Methods: Prospective cohort data for 1.2 million adults were collected by the American Cancer Society as part of the Cancer Prevention Study II. We estimated relative risks (RRs) for increments of cigarette smoking, adjusting for various individual risk factors. RRs were plotted against estimated daily dose of PM2.5 from smoking along with comparison estimates for ambient air pollution and SHS.
Results: For lung cancer mortality, excess risk rose nearly linearly, reaching maximum RRs > 40 among long-term heavy smokers. Excess risks for CVD mortality increased steeply at low exposure levels and leveled off at higher exposures, reaching RRs of approximately 2–3 for cigarette smoking.
Conclusions: The exposure–response relationship associated with PM2.5 is qualitatively different for lung cancer versus cardiovascular mortality. At low exposure levels, cardiovascular deaths are projected to account for most of the burden of disease, whereas at high levels of PM2.5, lung cancer becomes proportionately more important.
Background: Traffic-related particles (TRPs) are associated with adverse cardiovascular events. The exact mechanisms are unclear, but systemic inflammatory responses likely play a role.
Objectives: We conducted a repeated measures study among male participants of the Normative Aging Study in the greater Boston, Massachusetts, area to determine whether individual-level residential black carbon (BC), a marker of TRPs, is associated with systemic inflammation and whether coronary heart disease (CHD), diabetes, and obesity modify associations.
Methods: We quantified markers of inflammation in 1,163 serum samples from 580 men. Exposure to BC up to 4 weeks prior was predicted from a validated spatiotemporal land-use regression model. Linear mixed effects models estimated the effects of BC on each marker while adjusting for potential confounders.
Results: Associations between BC and blood markers were not observed in main effects models or when stratified by obesity status. However, BC was positively associated with markers of inflammation in men with CHD (particularly vascular endothelial growth factor) and in men with diabetes (particularly interleukin-1β and tumor necrosis factor-α). Significant exposure time windows varied by marker, although in general the strongest associations were observed with moving averages of 2–7 days after a lag of several days.
Conclusions: In an elderly male population, estimated BC exposures were positively associated with markers of systemic inflammation but only in men with CHD or diabetes.
Background: Surface-available iron (Fe) is proposed to contribute to asbestos-induced toxicity through the production of reactive oxygen species.
Objective: Our goal was to evaluate the hypothesis that rat models of cardiovascular disease with coexistent Fe overload would be increasingly sensitive to Libby amphibole (LA)-induced subchronic lung injury.
Methods: Male healthy Wistar Kyoto (WKY), spontaneously hypertensive (SH), and SH heart failure (SHHF) rats were intratracheally instilled with 0.0, 0.25, or 1.0 mg LA (with saline as the vehicle). We examined bronchoalveolar lavage fluid (BALF) and histological lung sections after 1 week, 1 month, or 3 months for pulmonary biomarkers and pathology. SHHF rats were also assessed at 6 months for pathological changes.
Results: All animals developed concentration- and time-dependent interstitial fibrosis. Time-dependent Fe accumulation occurred in LA-laden macrophages in all strains but was exacerbated in SHHF rats. LA-exposed SHHF rats developed atypical hyperplastic lesions of bronchiolar epithelial cell origin at 3 and 6 months. Strain-related baseline differences existed in gene expression at 3 months, with persistent LA effects in WKY but not SH or SHHF rats. LA exposure altered genes for a number of pathways, including inflammation, immune regulation, and cell-cycle control. Cell-cycle control genes were inhibited after LA exposure in SH and SHHF but not WKY rats, whereas tumor suppressor genes were induced only in WKY rats. The inflammatory gene expression also was apparent only in WKY rats.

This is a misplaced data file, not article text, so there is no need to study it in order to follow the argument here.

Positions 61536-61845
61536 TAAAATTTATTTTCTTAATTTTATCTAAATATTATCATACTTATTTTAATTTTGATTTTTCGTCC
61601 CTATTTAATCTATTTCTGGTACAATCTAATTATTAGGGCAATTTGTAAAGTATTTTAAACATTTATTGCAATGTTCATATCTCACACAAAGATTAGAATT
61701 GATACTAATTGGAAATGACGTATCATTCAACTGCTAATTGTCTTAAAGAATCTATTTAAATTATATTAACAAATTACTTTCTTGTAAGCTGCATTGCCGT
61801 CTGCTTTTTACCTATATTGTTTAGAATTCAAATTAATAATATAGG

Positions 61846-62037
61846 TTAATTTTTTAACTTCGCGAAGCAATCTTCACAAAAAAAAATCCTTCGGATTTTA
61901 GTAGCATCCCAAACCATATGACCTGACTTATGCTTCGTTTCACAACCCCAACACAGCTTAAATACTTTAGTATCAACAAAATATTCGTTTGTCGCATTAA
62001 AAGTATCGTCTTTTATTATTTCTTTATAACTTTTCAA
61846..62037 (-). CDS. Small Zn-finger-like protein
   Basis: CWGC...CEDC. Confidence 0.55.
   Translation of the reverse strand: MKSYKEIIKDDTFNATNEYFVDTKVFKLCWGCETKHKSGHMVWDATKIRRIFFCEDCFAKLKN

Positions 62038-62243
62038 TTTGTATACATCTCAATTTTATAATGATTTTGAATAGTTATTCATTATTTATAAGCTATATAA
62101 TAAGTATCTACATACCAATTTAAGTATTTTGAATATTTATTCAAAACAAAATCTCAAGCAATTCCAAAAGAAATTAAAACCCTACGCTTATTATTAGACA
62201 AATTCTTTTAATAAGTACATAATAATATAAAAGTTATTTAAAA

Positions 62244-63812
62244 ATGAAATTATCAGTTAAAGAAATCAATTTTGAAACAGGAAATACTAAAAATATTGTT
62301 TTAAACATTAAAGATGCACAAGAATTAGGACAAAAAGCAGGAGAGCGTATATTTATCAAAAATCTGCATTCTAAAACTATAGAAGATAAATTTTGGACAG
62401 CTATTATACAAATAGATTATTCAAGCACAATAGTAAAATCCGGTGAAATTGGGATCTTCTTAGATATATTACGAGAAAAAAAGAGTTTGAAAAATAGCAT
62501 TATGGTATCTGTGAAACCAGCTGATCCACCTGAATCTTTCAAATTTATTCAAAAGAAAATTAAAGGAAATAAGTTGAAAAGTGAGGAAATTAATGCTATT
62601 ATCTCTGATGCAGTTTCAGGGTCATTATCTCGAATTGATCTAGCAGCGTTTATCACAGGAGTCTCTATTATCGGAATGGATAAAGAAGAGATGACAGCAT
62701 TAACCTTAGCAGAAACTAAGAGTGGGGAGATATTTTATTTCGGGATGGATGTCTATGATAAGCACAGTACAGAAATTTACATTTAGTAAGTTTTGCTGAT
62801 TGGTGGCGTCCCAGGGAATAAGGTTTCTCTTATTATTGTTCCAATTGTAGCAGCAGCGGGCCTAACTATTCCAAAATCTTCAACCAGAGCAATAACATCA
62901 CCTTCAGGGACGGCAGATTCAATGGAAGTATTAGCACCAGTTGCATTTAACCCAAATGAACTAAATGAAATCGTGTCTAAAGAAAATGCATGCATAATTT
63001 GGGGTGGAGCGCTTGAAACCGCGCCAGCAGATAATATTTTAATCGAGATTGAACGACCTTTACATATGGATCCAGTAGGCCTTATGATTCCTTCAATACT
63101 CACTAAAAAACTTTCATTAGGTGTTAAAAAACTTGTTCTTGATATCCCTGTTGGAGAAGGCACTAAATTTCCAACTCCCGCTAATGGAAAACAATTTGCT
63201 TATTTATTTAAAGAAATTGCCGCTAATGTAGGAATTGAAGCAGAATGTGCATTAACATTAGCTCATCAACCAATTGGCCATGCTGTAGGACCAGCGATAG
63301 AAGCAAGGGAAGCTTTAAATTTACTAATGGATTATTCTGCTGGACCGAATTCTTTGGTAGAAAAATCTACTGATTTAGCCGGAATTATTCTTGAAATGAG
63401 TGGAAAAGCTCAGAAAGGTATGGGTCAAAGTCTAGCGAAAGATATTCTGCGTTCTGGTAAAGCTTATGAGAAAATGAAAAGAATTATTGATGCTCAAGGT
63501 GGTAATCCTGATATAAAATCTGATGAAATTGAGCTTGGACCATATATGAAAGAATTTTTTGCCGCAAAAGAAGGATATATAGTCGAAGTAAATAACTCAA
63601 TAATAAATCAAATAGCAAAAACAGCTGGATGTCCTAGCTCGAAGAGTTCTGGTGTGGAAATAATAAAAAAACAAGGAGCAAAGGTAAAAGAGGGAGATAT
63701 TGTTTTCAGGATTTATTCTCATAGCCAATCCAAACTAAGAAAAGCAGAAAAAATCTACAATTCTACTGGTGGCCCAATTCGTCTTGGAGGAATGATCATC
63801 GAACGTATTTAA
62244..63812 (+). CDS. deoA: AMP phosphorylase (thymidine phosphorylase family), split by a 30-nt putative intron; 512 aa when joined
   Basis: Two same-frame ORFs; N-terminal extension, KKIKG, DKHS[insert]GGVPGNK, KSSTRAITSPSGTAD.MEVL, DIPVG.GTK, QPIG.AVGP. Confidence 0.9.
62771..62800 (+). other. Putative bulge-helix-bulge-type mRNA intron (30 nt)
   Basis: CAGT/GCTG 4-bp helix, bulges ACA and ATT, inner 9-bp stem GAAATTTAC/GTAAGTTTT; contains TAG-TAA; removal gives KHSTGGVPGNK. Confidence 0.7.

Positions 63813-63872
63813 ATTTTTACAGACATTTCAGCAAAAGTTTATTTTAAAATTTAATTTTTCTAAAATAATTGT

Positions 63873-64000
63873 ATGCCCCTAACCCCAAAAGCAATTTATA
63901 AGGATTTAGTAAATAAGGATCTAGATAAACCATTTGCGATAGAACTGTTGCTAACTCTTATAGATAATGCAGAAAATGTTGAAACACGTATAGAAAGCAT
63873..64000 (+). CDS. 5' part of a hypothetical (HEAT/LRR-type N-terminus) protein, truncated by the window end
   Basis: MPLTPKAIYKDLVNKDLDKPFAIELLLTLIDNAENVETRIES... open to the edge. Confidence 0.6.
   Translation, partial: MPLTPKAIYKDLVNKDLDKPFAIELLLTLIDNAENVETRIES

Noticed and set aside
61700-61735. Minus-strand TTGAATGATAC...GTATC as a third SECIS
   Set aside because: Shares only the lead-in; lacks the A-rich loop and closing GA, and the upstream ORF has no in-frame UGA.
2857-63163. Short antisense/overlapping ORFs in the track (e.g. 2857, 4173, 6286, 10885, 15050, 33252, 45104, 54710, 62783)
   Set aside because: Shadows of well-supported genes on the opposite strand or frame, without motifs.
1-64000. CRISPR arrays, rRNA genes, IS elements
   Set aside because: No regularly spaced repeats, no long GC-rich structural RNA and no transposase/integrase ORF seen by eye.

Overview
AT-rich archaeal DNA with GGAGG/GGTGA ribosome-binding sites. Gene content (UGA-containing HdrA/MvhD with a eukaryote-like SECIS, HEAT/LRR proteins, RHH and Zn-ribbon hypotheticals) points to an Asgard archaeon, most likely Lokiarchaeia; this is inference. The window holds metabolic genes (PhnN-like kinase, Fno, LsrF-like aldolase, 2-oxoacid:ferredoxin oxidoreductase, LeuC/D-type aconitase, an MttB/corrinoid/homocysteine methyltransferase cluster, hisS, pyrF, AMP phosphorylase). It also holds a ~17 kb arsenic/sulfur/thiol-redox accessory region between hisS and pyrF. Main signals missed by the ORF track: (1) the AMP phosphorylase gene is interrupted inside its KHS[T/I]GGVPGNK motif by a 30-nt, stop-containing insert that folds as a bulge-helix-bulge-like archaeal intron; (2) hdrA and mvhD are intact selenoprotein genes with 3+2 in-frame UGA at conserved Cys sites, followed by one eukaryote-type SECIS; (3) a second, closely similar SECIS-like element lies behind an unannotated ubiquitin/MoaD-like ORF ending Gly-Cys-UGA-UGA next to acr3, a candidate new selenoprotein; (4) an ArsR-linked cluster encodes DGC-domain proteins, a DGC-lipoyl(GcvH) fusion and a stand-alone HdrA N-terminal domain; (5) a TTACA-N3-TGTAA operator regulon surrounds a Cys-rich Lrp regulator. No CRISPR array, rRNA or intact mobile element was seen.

Conclusion: These data show that in Fe-overload conditions, progressive Fe accumulation occurs in fiber-laden macrophages within LA-induced lesions. Fe overload does not appear to contribute to chronic inflammation, and its role in hyperplastic lesion development requires further examination.
Background: Exposure to ambient fine particulate matter air pollution (PM2.5; < 2.5 µm in aerodynamic diameter) induces endothelial dysfunction and increases the risk for cardiovascular disease. Endothelial progenitor cells (EPCs) contribute to postnatal endothelial repair and regeneration. In humans and mice, EPC levels are decreased upon exposure to elevated levels of PM2.5.
Objective: We examined the mechanism by which PM2.5 exposure suppresses circulating levels of EPCs.
Methods: Mice were exposed to HEPA-filtered air or concentrated ambient fine particulate matter (CAP, 30–100 µg/m) from downtown Louisville (Kentucky) air, and progenitor cells from peripheral blood or bone marrow were analyzed by flow cytometry or by culture ex vivo.
Results: Exposure of the mice to CAP (6 hr/day) for 4–30 days progressively decreased circulating levels of EPCs positive for both Flk-1 and Sca-1 (Flk-1/Sca-1) without affecting stem cells positive for Sca-1 alone (Sca-1). After 9 days of exposure, a 7-day exposure-free period led to complete recovery of the circulating levels of Flk-1/Sca-1 cells. CAP exposure decreased circulating levels of EPCs independent of apoptosis while simultaneously increasing Flk-1/Sca-1 cells in the bone marrow. We observed no change in tissue deposition of these cells. CAP exposure suppressed vascular endothelial growth factor (VEGF)-induced Akt and endothelial nitric oxide synthase (eNOS) phosphorylation in the aorta, and it prevented VEGF/AMD3100-induced mobilization of Flk-1/Sca-1 cells into the peripheral blood. Treatment with stem cell factor/AMD3100 led to a greater increase in circulating Flk-1/Sca-1 cells in CAP-exposed mice than in mice breathing filtered air.
Conclusion: Exposure to PM2.5 increases EPC levels in the bone marrow by preventing their mobilization to the peripheral blood via inhibition of signaling events triggered by VEGF-receptor stimulation that are upstream of c-kit activation. Suppression of EPC mobilization by PM2.5 could induce deficits in vascular repair or regeneration.